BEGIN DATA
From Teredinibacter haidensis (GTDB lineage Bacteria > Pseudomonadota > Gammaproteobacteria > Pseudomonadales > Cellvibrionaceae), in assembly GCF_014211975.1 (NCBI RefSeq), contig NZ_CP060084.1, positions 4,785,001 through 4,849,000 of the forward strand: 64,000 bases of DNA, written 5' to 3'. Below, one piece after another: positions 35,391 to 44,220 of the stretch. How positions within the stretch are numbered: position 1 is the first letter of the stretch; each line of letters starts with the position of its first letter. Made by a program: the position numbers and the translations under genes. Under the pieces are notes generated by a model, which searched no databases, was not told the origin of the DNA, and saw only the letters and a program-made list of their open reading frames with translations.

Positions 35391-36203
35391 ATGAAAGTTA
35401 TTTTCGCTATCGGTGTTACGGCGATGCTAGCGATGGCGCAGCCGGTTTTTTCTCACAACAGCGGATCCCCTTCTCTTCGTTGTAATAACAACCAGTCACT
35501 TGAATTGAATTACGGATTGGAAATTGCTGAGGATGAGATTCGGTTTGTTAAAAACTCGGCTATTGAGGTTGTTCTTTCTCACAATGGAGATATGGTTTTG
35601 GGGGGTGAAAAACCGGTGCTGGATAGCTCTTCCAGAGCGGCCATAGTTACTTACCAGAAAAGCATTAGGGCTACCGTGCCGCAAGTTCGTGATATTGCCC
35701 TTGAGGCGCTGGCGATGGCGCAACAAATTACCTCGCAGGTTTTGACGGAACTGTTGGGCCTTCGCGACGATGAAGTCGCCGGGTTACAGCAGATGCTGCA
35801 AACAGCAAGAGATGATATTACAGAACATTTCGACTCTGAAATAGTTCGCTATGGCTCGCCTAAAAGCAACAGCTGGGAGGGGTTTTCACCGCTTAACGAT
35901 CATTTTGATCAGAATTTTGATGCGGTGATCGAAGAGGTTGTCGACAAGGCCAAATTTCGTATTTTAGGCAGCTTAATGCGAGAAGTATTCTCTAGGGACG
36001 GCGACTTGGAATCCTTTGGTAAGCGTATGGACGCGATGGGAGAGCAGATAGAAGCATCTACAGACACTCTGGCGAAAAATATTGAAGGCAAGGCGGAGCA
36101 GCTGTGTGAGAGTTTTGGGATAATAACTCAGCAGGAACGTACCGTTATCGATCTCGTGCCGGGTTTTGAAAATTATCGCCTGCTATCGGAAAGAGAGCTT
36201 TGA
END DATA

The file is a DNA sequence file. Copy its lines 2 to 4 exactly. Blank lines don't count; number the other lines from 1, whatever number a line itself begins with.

Positions 35391-36203
35391 ATGAAAGTTA
35401 TTTTCGCTATCGGTGTTACGGCGATGCTAGCGATGGCGCAGCCGGTTTTTTCTCACAACAGCGGATCCCCTTCTCTTCGTTGTAATAACAACCAGTCACT